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Speake v. Bank of New York Mellon

United States District Court, D. New Hampshire

April 17, 2017

Jack T. Speake
v.
The Bank of New York Mellon f/k/a Bank of New York, as Trustee of the CWALT, Inc. Alternative Loan Trust 2006-6CB, Mortgage Pass-Through Certificates Series 2006-6CB Opinion No. 2017 DNH 076

          Jack T. Speake, pro se

          Michael P. Trainor, Esq.

          Mary Ellen Manganelli, Esq.

          ORDER

          Joseph DiClerico, Jr. United States District Judge

         Jack T. Speake, proceeding pro se, filed a petition in state court to enjoin The Bank of New York Mellon, as trustee, of the CWALT, Inc. Alternative Loan Trust 2006-6CB, Mortgage Pass-Through Certificates Series 2006-6CB (“Bank”) from foreclosing on his property and seeking damages. The state court denied Speake's request for an ex parte temporary restraining order. The Bank removed the case to this court and moved to dismiss. Speak was granted an extension of time to file a response to the motion to dismiss but failed to do so.

         Standard of Review

         In considering a motion under Rule 12(b)(6), the court takes the factual allegations in the complaint as true and draws reasonable inferences from those facts in favor of the plaintiff's claims. Sanders v. Phoenix Ins. Co., 843 F.3d 37, 42 (1st Cir. 2016). Based on the properly pleaded facts, the court determines whether the plaintiff has stated “a claim to relief that is plausible on its face.” Bell Atl. Corp. v. Twombly, 550 U.S. 544, 570 (2007). A claim is plausible if the facts as pleaded, taken in the context of the complaint and in light of “judicial experience and common sense, ” allow the court to draw “the reasonable inference that the defendant is liable for the misconduct alleged.” Ashcroft v. Iqbal, 556 U.S. 662, 678-79 (2009).

         In addition to the properly pleaded allegations in the complaint, the court may consider documents that the plaintiff filed with the complaint. See Haley v. City of Boston, 657 F.3d 39, 46 (1st Cir. 2011). In this case, Speake filed the mortgage and the note, along with other documents, with his complaint. Those documents are considered for purposes of the Bank's motion to dismiss.

         Background[1]

         In the petition, Speake alleges that he and his wife took title to property at 33 Route 4A, Wilmot, New Hampshire, in April of 2006. Speake alleges that they obtained a loan of $215, 300.00, which was secured by the property and that “[o]n information and belief [he] allegedly executed a Promissory Note (the ‘Note') and Mortgage on the Property securing the Note (the ‘Mortgage') with [Countrywide Home Loan, Inc. (‘CWHL')].” He also states: “The Note and Mortgage/Notice to Cancel Rescission and HUD-1 Settlement Agreement were ever [sic] returned to the Speake's after CWHL Settlement agent left the Speake's kitchen.”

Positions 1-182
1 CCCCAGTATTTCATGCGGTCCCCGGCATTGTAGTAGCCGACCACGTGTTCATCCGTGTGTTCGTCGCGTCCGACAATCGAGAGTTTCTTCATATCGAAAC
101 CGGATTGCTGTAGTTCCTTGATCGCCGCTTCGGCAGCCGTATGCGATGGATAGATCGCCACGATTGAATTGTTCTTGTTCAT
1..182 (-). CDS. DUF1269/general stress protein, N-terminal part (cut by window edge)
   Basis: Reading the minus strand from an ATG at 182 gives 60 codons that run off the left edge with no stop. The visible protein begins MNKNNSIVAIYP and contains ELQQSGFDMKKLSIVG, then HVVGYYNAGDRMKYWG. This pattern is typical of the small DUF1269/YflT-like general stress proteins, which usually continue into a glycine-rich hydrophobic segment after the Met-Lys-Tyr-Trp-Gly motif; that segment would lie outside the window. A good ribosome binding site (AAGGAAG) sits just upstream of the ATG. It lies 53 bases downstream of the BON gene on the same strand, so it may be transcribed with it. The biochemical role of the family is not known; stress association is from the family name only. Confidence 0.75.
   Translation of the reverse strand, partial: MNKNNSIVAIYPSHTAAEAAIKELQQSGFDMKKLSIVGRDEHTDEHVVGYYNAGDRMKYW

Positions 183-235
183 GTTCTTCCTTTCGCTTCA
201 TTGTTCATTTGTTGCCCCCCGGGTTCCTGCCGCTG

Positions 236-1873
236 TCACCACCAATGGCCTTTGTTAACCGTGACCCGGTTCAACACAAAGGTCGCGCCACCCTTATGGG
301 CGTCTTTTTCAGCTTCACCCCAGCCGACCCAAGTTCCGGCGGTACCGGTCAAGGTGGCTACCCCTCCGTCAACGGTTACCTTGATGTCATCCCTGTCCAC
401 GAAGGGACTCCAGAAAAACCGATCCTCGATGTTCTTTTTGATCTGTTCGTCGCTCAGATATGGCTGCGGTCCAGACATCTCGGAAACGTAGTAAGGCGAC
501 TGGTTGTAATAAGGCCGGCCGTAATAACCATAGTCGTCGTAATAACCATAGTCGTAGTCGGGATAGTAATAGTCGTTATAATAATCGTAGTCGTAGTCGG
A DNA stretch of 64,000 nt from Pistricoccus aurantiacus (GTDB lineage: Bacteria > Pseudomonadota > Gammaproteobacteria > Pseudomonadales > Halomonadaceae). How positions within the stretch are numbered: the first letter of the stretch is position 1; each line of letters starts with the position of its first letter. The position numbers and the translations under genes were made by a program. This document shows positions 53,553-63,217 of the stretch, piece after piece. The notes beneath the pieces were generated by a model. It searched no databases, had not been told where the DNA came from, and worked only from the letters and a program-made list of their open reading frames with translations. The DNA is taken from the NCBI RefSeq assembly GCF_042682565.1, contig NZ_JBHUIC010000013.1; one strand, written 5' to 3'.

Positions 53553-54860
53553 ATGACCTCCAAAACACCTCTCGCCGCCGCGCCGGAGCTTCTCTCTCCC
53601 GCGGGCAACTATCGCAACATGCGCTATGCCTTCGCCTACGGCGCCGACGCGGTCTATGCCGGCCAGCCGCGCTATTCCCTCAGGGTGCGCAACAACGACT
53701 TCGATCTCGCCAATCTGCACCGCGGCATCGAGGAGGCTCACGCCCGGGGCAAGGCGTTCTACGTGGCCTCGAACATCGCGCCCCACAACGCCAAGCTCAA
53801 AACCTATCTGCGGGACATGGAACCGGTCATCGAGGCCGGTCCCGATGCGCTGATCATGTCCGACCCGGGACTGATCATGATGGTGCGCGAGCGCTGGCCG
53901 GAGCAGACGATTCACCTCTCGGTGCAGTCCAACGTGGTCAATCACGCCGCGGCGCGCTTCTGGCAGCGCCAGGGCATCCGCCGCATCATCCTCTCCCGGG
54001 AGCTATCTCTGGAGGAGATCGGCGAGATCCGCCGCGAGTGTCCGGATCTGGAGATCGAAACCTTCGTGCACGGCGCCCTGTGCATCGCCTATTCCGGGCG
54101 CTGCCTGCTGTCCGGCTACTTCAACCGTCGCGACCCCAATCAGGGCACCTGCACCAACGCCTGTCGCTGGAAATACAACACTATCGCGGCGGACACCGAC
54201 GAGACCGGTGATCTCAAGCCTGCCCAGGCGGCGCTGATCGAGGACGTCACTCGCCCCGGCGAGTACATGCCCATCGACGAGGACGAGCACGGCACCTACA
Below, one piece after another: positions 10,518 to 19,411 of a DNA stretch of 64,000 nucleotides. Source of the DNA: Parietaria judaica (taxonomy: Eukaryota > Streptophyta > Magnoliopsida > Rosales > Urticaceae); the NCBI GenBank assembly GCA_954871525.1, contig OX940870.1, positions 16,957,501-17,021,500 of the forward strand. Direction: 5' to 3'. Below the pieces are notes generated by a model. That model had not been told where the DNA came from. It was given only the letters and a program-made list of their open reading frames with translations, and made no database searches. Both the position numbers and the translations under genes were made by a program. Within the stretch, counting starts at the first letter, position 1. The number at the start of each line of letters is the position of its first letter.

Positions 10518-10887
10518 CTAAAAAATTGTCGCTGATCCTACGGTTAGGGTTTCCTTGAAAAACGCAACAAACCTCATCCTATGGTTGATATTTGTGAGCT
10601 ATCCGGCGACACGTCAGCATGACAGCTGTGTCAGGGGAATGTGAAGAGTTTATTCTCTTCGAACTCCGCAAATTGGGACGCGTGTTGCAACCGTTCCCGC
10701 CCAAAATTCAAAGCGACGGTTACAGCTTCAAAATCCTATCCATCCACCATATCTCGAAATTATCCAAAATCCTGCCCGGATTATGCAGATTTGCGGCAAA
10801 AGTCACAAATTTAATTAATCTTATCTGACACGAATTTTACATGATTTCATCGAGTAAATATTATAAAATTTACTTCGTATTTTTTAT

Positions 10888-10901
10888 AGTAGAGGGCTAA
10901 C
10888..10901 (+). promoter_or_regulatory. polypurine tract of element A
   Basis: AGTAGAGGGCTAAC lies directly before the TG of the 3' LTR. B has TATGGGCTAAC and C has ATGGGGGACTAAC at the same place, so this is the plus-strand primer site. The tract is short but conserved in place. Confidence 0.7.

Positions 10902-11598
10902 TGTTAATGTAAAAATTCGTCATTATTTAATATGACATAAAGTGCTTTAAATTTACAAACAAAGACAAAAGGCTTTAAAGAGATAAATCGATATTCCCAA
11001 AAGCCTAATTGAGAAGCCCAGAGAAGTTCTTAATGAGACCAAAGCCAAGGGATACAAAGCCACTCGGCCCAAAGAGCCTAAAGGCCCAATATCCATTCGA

In the Speakes' mortgage, MERS was the nominee for the lender, Countrywide Home Loans, Inc., and was named as the mortgagee. MERS assigned the mortgage to BAC Home Loans Servicing, LP on September 15, 2010, and the assignment was recorded on September 16, 2010, in the Merrimack County Registry of Deeds. Bank of America, N.A., as successor by merger to BAC Home Loans Servicing, LP assigned the mortgage to the Bank on June 11, 2011, and the assignment was recorded on June 14, 2011. A second assignment from Bank of America, N.A. as successor by merger to BAC Home Loans Servicing, LP, dated December 22, 2011, was recorded on December 23, 2011.

         Speake contends that the mortgage that is recorded in the registry was fraudulently notarized by a justice of the peace and that any documents the Bank might produce would be forgeries. He alleges that CWHL has never provided evidence of a note or mortgage. He further alleges that he mailed a “Notice to Rescind” on May 20, 2015, and that the notice is recorded in the registry of deeds.

         Beginning in 2008, the Speakes attempted to have their loan modified, without success. Speake alleges that they have been fighting to stop foreclosures since 2010.

         Apparently, there was a foreclosure scheduled on the property for March 14, 2016, which was cancelled. Thereafter, Speake had communications with Select Portfolio Services, Inc. Speake alleges misconduct by Select Portfolio Services, real estate websites, and the Bank, pertaining to representations about a foreclosure that had not happened.

         A foreclosure of the property was scheduled for November 8, 2016. Speake states that he did not receive notice of the planned foreclosure. On November 8, 2016, Speake filed the petition in state court, seeking, among other things, an ex parte temporary restraining order to stop the foreclosure sale. The ...


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